By Paul Beckman
Strickland didn’t go to work Monday. He hadn’t planned on not working his first day on the job—in fact, just the opposite; he was looking forward to it. He had his last joint at seven and his final beer at eight-thirty or nine and went to bed at a respectable ten o’clock Sunday night.
When his alarm went off at six-thirty that morning he didn’t dawdle in bed. Strickland went to his dresser and took the last of the joint, barely a half, and lit up. Just as he was about to take a morning-opening toke, the “little guy” voice on his left shoulder said, “Perhaps that’s not the best idea in the world, Strickland.”
Strickland killed the joint and jumped in the shower where he washed his hair, shaved, brushed his teeth, and peed before scrubbing his body with a loofah sponge. He toweled off, blow-dried his hair, and dressed in the clothes he had laid out the night before—white shirt, red striped tie, gray slacks, and blue blazer. He put on paisley socks and penny loafers.
Strickland felt good. He checked himself out in the mirror. “Way to go, Strickland,” Lefty, the little guy voice on his left shoulder, said.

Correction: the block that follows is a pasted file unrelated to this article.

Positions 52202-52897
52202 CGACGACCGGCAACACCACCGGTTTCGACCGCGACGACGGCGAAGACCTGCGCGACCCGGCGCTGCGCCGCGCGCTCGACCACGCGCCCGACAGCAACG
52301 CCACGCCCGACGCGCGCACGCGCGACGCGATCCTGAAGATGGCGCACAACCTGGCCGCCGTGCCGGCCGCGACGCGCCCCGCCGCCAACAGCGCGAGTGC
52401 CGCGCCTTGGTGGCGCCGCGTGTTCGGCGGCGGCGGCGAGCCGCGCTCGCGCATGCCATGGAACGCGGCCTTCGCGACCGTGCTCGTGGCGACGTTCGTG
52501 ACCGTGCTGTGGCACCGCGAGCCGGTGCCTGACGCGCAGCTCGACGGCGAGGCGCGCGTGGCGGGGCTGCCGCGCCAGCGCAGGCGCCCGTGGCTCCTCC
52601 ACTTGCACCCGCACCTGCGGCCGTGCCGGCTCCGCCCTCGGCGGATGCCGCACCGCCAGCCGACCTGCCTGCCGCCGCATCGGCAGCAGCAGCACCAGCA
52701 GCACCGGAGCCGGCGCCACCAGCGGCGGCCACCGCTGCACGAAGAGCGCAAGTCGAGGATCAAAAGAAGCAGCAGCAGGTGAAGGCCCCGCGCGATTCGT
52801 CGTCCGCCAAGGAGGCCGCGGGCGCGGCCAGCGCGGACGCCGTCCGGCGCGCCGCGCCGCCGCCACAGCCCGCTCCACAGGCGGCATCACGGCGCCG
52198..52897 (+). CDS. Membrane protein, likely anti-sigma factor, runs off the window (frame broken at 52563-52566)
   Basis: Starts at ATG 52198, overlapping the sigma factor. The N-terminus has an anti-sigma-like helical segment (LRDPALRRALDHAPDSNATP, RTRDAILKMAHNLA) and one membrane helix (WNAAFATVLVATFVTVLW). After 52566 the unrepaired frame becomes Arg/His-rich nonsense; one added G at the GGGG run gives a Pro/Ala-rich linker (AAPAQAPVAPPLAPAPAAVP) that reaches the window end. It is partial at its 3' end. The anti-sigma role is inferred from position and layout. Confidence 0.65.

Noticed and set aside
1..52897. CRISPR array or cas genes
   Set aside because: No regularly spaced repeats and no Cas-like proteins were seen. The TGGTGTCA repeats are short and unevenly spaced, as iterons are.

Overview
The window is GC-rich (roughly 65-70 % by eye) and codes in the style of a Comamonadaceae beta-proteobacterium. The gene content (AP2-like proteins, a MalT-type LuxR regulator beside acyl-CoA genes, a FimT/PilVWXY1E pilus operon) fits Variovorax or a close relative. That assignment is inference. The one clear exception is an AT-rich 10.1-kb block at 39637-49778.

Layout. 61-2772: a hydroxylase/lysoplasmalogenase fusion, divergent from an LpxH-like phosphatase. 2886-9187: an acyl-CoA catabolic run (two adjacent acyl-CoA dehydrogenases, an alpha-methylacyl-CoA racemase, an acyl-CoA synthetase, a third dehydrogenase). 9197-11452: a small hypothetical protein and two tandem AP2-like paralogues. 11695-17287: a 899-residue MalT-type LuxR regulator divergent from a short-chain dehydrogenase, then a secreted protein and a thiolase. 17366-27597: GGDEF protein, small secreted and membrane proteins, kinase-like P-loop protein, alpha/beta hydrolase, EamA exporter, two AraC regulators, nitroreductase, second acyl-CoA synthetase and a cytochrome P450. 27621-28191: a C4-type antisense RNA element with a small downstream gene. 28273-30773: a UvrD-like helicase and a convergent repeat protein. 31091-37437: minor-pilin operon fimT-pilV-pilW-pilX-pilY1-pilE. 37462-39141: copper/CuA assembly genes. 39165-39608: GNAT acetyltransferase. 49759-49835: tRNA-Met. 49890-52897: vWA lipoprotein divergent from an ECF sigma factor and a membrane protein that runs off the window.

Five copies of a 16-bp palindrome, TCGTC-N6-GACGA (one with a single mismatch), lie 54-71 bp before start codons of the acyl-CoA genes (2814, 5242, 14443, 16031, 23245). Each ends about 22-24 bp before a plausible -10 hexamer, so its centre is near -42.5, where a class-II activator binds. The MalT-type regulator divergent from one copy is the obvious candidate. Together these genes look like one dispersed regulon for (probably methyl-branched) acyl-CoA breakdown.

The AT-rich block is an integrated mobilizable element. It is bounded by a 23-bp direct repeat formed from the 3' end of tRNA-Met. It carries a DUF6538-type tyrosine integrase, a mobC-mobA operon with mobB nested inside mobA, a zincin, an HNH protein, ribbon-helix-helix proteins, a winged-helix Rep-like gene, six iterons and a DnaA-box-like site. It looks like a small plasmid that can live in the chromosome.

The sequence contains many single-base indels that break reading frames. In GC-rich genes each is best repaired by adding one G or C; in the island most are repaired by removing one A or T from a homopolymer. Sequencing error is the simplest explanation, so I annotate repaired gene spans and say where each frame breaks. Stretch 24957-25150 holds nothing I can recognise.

“The least you can do is tie a good knot in that tie, Strickland,” Righty said.
Strickland re-tied his tie. It was too long, hanging past his belt buckle, then way too short. Next the knot was twisted and, finally, it was knotted the correct length, but on second glance, it was twisted and hung inside out.
Righty said, “Leave it, Strickland. In your case, practice doesn’t make perfect. And do something with your hair—it’s a mess.”
Strickland, hearing Righty’s voice, re-brushed his hair until he brushed the blow-dry out and then he squeezed some gel on his hands.
Now his hair looked like a grease monkey’s hair, all shiny and stringy and winged out by his temples. “You’re a mess, Strickland. You can’t go to work looking like that—not today of all days.”
“Ahem. Ahem,” Lefty’s voice butted in, trying to get Strickland’s attention.
“Stop bothering me,” Strickland said. “You’re always bothering me.”
“You tell him,” Righty said.
“This isn’t a good move for your first day on the job,” Lefty said. “How do you plan on explaining this to your parole officer?”
Strickland kicked off his shoes and stripped down to his boxers.
“You’ll think of something,” Strickland said. “You always do.” He lit the J.
“Yeah,” Righty said. “Let Lefty handle it, Strickland. You’re busy right now.”
Strickland was busy trying to tie his tie right and got it on his first shot. He dressed again and wet his hairbrush and checked the clock.